It really comes down to the statistics. The unfortunate truth is that black people, for whatever reason, have more violent interactions with the police. Whether that's a product of them actually committing more crime, simply being policed harder than whites, or having an anti-authority culture or some combination is up for debate. And they're such a small part of the population, roughly 12-13% vs. roughly 65% white people that every issue gets magnified.
As for the whole black history month, etc., it's kinda complicated. The argument for it is that "every other month is white history month", which there is a grain of truth to. The argument against that sort of thing we shouldn't need a month for any specific race or culture and all of that sort of thing should be threaded throughout the regular history curriculum. It isn't just Black history month, there are also months for Native Americans and Hispanic people, though those don't get nearly as much focus in schools. Asian people also seem to be left out of these things.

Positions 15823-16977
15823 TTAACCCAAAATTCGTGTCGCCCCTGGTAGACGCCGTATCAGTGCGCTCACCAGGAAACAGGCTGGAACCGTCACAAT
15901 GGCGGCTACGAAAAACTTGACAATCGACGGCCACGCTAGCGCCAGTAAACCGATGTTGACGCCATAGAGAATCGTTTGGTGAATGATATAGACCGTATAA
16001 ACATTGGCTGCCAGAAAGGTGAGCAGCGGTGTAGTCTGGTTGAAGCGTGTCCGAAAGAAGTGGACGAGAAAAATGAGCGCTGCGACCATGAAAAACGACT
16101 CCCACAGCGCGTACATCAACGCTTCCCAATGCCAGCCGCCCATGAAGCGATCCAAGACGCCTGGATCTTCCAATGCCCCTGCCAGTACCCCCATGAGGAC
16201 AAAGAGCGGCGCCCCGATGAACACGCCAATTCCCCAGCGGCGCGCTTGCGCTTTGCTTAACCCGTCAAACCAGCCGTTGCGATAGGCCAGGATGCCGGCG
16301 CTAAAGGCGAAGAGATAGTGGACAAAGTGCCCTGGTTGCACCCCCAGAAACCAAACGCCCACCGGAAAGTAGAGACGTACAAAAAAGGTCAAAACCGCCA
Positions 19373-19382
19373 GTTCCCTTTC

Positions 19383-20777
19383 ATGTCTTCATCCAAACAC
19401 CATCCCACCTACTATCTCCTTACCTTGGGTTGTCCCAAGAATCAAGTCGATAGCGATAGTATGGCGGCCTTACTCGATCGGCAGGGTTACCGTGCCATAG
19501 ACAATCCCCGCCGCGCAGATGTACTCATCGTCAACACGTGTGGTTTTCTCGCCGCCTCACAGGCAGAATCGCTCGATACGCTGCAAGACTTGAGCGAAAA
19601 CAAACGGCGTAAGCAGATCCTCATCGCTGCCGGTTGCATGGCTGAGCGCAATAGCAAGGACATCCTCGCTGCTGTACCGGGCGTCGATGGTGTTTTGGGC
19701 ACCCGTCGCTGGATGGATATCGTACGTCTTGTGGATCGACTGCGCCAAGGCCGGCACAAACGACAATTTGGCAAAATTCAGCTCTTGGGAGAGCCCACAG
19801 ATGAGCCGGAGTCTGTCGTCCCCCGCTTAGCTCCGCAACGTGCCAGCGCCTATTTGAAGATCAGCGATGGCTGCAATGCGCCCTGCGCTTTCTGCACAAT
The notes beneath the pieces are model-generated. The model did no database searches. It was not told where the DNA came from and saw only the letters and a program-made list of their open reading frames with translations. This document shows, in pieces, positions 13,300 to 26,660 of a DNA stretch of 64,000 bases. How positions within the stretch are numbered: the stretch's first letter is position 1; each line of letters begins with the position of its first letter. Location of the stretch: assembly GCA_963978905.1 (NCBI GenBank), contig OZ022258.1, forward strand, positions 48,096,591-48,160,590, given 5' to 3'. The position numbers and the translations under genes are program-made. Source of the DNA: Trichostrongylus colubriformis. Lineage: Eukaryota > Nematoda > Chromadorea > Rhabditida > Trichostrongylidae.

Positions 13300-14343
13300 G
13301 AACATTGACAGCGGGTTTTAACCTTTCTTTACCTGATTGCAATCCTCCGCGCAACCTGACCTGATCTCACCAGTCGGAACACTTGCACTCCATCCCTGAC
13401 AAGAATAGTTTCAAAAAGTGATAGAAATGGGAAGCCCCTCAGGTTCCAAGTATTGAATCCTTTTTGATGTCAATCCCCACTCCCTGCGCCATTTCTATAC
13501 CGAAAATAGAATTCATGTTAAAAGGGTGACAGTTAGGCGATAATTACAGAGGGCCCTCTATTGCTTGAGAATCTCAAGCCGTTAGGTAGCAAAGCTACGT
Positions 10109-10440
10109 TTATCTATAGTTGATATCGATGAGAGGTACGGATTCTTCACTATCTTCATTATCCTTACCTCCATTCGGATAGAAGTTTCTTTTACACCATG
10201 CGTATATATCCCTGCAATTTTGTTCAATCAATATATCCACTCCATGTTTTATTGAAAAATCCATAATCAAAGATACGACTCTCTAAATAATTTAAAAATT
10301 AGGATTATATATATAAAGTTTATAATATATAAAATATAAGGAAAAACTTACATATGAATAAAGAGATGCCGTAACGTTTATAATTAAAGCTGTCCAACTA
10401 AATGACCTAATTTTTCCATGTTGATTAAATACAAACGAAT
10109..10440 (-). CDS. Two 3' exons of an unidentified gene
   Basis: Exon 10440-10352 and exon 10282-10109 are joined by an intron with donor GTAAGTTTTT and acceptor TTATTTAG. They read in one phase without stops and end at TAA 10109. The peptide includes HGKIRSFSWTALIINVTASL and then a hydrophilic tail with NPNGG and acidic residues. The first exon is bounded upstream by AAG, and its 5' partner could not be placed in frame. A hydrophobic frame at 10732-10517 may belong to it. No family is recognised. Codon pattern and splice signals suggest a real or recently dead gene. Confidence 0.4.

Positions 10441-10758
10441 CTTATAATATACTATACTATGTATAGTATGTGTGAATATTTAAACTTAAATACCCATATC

The fact is that Black culture has always been kind of separate from the larger American culture, but also at the same time has a hugely disproportionate influence on it. There is also, I suspect, a pretty large component of guilt to the whole thing.